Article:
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TheScientificWorldJOURNAL
Volume 7 (2007), Pages 1968-1977
http://dx.doi.org/10.1100/tsw.2007.286
Research Article

Changes in Allergy Symptoms and Depression Scores Are Positively Correlated In Patients With Recurrent Mood Disorders Exposed to Seasonal Peaks in Aeroallergens

1Mood and Anxiety Program, Department of Psychiatry, University of Maryland School of Medicine, Baltimore, MD, USA
2Epidemiology and Preventive Medicine, University of Maryland School of Medicine, Baltimore, MD, USA
3Division of Allergy and Clinical Immunology, Department of Medicine, Johns Hopkins University School of Medicine, Baltimore, MD, USA
4National Center for the Treatment of Phobias, Anxiety and Depression, Washington DC, USA
5Neurology Consultation Service, St. Elizabeth's Hospital, Washington, DC, USA
6Pulmonary and Critical Care Medicine, Johns Hopkins Asthma and Allergy Center, Baltimore, MD, USA
7Behavioral Neuroimmunology, Mood and Anxiety Program, Department of Psychiatry, University of Maryland School of Medicine, Baltimore, MD, USA

Received 5 September 2007; Revised 15 October 2007; Accepted 16 October 2007

Academic Editor: Joav Merrick

Copyright © 2007 Teodor T. Postolache et al.

Abstract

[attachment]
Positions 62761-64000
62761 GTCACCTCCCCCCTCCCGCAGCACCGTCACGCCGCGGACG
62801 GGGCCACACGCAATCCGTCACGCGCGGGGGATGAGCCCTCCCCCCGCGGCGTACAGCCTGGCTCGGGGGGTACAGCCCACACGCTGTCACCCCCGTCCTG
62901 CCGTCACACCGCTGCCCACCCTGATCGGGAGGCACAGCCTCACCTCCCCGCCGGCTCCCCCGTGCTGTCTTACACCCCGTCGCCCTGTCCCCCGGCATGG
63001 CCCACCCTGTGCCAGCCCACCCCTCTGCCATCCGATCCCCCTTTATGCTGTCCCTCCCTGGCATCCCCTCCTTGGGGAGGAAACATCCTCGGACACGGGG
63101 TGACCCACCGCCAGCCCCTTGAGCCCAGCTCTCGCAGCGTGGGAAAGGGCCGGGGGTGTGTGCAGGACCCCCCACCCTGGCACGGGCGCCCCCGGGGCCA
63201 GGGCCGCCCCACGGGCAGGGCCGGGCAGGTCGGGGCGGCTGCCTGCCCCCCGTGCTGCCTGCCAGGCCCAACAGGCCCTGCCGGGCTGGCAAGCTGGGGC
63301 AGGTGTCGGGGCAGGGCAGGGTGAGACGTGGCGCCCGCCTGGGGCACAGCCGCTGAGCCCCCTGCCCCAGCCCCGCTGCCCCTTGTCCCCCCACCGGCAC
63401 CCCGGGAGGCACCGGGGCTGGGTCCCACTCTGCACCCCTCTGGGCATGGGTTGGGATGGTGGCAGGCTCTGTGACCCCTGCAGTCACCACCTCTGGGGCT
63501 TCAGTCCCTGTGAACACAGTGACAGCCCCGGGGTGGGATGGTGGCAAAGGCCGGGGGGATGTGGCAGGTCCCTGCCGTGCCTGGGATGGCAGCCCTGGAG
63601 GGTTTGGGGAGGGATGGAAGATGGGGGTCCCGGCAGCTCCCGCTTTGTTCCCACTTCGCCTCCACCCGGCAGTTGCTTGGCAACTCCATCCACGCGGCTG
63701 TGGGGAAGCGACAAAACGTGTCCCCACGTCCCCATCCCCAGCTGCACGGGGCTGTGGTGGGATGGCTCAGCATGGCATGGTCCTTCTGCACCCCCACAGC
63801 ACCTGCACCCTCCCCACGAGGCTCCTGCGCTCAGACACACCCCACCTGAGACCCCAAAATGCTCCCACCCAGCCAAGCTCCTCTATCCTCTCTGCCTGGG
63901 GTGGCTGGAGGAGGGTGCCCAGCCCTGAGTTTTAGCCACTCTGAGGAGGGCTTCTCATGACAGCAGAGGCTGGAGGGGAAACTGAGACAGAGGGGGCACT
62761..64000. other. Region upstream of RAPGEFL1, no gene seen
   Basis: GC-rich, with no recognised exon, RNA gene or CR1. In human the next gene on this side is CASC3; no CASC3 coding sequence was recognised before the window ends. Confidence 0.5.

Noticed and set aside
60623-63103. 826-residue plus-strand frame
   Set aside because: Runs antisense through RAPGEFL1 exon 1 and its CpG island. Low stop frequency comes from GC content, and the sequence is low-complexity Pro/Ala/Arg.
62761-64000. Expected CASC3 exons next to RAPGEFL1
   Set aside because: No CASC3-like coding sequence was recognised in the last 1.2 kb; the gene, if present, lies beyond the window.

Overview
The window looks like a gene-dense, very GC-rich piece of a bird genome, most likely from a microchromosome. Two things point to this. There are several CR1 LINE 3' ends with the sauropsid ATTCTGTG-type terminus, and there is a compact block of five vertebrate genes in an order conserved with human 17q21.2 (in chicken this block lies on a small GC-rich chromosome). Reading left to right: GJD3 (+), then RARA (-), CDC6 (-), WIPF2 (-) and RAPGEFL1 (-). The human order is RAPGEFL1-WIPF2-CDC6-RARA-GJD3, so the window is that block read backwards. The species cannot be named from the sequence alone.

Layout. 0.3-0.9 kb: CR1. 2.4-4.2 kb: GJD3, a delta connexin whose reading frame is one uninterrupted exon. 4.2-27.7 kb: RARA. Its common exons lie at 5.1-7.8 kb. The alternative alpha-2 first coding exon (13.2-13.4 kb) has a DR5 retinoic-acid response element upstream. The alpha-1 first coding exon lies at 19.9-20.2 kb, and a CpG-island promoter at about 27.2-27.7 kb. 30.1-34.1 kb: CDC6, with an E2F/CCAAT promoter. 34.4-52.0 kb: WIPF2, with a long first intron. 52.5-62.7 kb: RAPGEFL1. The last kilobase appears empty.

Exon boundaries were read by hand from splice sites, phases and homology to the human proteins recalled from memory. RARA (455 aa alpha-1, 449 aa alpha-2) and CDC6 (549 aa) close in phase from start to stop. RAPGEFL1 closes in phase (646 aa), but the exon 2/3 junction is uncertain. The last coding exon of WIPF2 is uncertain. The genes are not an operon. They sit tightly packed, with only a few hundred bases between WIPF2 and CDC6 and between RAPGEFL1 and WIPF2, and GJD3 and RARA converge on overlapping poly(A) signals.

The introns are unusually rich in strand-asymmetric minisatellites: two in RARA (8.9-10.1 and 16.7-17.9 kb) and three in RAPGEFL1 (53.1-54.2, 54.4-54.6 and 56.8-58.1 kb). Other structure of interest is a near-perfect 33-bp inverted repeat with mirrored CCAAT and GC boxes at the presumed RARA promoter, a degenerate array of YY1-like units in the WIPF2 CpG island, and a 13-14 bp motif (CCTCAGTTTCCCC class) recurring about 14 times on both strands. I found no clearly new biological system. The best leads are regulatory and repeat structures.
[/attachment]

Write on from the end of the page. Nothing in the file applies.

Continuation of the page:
Although growing evidence supports an association between allergy, allergens and depression, it remains unknown if this relationship is between “states” (possible triggers) or “traits” (possible vulnerabilities). We hypothesized that patients with recurrent mood disorders who are sensitized to tree pollen (as determined by allergen specific IgE antibodies), in comparison to those who are not sensitized, would report larger negative changes in mood during exposure to tree pollen in spring. We also hypothesized that differences between high and low tree pollen periods in self reported allergy symptoms would correlate positively with differences in self reported depression scores. We present 1-year preliminary data on the first 51 patients with unipolar or bipolar disorder (age: 19-63 years, 65% female, twelve patients were tree-pollen IgE positive). Ratings of mood and allergic disease status were performed once during the peak airborne pollen counts and once during the period of low airborne pollen counts, as reported by two local pollen counting stations. Linear regression models were developed to examine associations of changes in depression scores (dependent variable) with tree pollen sensitization, changes in the allergy symptom severity score, adjusted for gender and order of testing. We did not confirm the hypothesized relationship between a specific tree pollen sensitization and changes in mood during tree pollen exposure. We did confirm the hypothesized positive relationship between the changes in allergy symptoms and changes in subjects' depression scores (adjusted p<0.05). This result is consistent with previous epidemiological evidence connecting allergy with depression, as well as our recent reports of increased expression of cytokines in the prefrontal cortex in victims of suicide and in experimental animals sensitized and exposed to tree pollen. A relationship between changes in allergy symptom scores and changes in depression scores supports a state-level rather than only trait-level relationship, and thus lends optimism to future causality-testing interventional studies, which might then lead to novel preventative environmental interventions in mood disorders.